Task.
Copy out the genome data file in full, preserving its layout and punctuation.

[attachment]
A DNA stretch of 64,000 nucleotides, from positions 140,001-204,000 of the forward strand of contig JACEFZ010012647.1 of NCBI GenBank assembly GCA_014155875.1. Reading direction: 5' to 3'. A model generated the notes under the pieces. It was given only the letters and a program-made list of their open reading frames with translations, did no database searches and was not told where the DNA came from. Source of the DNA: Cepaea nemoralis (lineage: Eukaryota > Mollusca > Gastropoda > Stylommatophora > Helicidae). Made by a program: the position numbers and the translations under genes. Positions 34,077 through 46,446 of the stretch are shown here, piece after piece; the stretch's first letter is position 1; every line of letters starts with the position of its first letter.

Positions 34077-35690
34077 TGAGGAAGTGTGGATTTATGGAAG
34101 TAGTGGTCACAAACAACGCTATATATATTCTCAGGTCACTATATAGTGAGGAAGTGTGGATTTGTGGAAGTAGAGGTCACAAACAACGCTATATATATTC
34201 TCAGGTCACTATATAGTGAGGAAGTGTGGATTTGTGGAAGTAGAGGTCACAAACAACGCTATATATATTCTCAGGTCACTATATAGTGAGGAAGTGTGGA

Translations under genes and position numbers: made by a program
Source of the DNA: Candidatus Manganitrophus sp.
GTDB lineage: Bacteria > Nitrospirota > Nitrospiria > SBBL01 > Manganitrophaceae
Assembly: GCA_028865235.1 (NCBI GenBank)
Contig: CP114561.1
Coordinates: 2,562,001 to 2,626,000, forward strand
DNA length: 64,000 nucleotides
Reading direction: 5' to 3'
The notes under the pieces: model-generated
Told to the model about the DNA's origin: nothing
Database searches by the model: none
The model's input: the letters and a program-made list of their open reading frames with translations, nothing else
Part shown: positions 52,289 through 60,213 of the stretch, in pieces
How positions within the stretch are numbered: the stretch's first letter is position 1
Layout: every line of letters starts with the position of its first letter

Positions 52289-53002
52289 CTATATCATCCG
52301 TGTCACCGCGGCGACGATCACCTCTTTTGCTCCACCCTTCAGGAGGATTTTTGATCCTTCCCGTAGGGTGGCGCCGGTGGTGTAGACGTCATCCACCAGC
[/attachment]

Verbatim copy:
A DNA stretch of 64,000 nucleotides, from positions 140,001-204,000 of the forward strand of contig JACEFZ010012647.1 of NCBI GenBank assembly GCA_014155875.1. Reading direction: 5' to 3'. A model generated the notes under the pieces. It was given only the letters and a program-made list of their open reading frames with translations, did no database searches and was not told where the DNA came from. Source of the DNA: Cepaea nemoralis (lineage: Eukaryota > Mollusca > Gastropoda > Stylommatophora > Helicidae). Made by a program: the position numbers and the translations under genes. Positions 34,077 through 46,446 of the stretch are shown here, piece after piece; the stretch's first letter is position 1; every line of letters starts with the position of its first letter.

Positions 34077-35690
34077 TGAGGAAGTGTGGATTTATGGAAG
34101 TAGTGGTCACAAACAACGCTATATATATTCTCAGGTCACTATATAGTGAGGAAGTGTGGATTTGTGGAAGTAGAGGTCACAAACAACGCTATATATATTC
34201 TCAGGTCACTATATAGTGAGGAAGTGTGGATTTGTGGAAGTAGAGGTCACAAACAACGCTATATATATTCTCAGGTCACTATATAGTGAGGAAGTGTGGA

Translations under genes and position numbers: made by a program
Source of the DNA: Candidatus Manganitrophus sp.
GTDB lineage: Bacteria > Nitrospirota > Nitrospiria > SBBL01 > Manganitrophaceae
Assembly: GCA_028865235.1 (NCBI GenBank)
Contig: CP114561.1
Coordinates: 2,562,001 to 2,626,000, forward strand
DNA length: 64,000 nucleotides
Reading direction: 5' to 3'
The notes under the pieces: model-generated
Told to the model about the DNA's origin: nothing
Database searches by the model: none
The model's input: the letters and a program-made list of their open reading frames with translations, nothing else
Part shown: positions 52,289 through 60,213 of the stretch, in pieces
How positions within the stretch are numbered: the stretch's first letter is position 1
Layout: every line of letters starts with the position of its first letter

Positions 52289-53002
52289 CTATATCATCCG
52301 TGTCACCGCGGCGACGATCACCTCTTTTGCTCCACCCTTCAGGAGGATTTTTGATCCTTCCCGTAGGGTGGCGCCGGTGGTGTAGACGTCATCCACCAGC